- European Union governments have for some years issued green bonds that raise funds for climate-related spending. These bonds have been received well in capital markets but because they promise a certain use of proceeds, they complicate budget management and may not match investors’ claims of having an impact on national climate policies.
- Public commitments made by major investors and asset owners suggest that limiting climate transition risks and the assessment of the alignment of sovereigns with net-zero targets will now become key determinants of portfolio allocation. Yield differentials in bond markets are already beginning to reflect transition risks that arise from the inadequate pursuit by issuers of climate targets.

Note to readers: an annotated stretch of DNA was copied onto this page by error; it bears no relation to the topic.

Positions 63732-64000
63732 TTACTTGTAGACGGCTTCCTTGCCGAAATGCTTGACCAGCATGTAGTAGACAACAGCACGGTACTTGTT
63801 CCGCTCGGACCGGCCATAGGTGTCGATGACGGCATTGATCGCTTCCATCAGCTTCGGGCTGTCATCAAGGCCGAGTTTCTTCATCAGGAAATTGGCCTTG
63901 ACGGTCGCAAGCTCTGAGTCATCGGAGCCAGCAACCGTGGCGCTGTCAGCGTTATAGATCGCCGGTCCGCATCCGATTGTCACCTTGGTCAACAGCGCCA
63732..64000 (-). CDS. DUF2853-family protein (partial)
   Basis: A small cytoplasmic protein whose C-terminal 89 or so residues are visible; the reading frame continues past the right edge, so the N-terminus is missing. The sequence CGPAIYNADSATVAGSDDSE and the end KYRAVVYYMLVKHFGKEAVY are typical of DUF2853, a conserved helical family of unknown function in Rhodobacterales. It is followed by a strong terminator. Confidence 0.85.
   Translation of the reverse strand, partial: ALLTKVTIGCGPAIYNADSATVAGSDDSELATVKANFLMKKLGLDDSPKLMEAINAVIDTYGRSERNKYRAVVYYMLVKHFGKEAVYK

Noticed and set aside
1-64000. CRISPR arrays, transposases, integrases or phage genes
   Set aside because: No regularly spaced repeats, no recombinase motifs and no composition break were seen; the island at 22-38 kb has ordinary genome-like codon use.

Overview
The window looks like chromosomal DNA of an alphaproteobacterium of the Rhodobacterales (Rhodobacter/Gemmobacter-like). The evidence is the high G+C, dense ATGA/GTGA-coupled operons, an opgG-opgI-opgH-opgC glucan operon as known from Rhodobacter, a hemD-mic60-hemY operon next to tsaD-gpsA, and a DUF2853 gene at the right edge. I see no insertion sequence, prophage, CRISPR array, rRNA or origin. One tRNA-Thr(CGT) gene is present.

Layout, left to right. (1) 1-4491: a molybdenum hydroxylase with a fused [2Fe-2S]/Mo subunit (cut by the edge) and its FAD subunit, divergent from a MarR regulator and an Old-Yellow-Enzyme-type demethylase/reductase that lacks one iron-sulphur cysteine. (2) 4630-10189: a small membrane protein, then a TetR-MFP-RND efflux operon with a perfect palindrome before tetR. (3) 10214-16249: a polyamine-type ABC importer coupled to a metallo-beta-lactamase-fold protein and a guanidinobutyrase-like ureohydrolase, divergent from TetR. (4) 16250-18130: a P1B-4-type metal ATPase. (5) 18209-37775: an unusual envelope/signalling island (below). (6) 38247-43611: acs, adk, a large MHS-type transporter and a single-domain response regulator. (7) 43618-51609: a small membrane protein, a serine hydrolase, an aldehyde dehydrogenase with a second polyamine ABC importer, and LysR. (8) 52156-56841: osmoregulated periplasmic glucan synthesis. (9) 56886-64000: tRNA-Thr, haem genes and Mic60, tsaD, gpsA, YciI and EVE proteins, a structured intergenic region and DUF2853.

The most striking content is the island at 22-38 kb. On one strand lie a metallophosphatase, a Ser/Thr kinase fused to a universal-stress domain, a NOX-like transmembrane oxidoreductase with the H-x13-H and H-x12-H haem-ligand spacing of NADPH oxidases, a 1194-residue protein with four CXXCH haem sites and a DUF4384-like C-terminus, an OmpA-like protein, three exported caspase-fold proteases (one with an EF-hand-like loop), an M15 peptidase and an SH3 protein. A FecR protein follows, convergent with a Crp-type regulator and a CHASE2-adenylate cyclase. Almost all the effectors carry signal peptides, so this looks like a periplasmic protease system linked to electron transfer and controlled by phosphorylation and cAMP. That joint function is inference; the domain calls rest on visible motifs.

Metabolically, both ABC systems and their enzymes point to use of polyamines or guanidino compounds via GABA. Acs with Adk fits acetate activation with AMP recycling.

- Unlike standard green bonds, sustainability-linked bonds (SLBs) create a link between performance (outcome) indicators and the financial terms of the bonds. SLBs have grown rapidly in importance in private markets and are now being assessed by sovereign issuers.
- We show that sovereign SLBs could help incentivise climate policies in EU countries, and accelerate emission reductions. They would be an effective tool for signalling commitment. A common EU framework for issuance by EU countries would enhance capital market integration and the transparency of national policies, and would limit climate transition risks in EU capital markets more broadly.
The authors thank Daniel Hardy, Jeromin Zettelmeyer and participants in a Bruegel workshop for valuable comments.
The implications of the climate transition and the risk that companies will not reduce their emissions quickly enough have occupied investors for some time. Climate-related risks are now also beginning to influence sovereign debt markets (OECD, 2022). This is evident in the greater interest investors pay to issuer disclosure, in the form of environmental, social and governance (ESG) metrics, and also in the greater political accountability for climate outcomes required for public-sector issuers.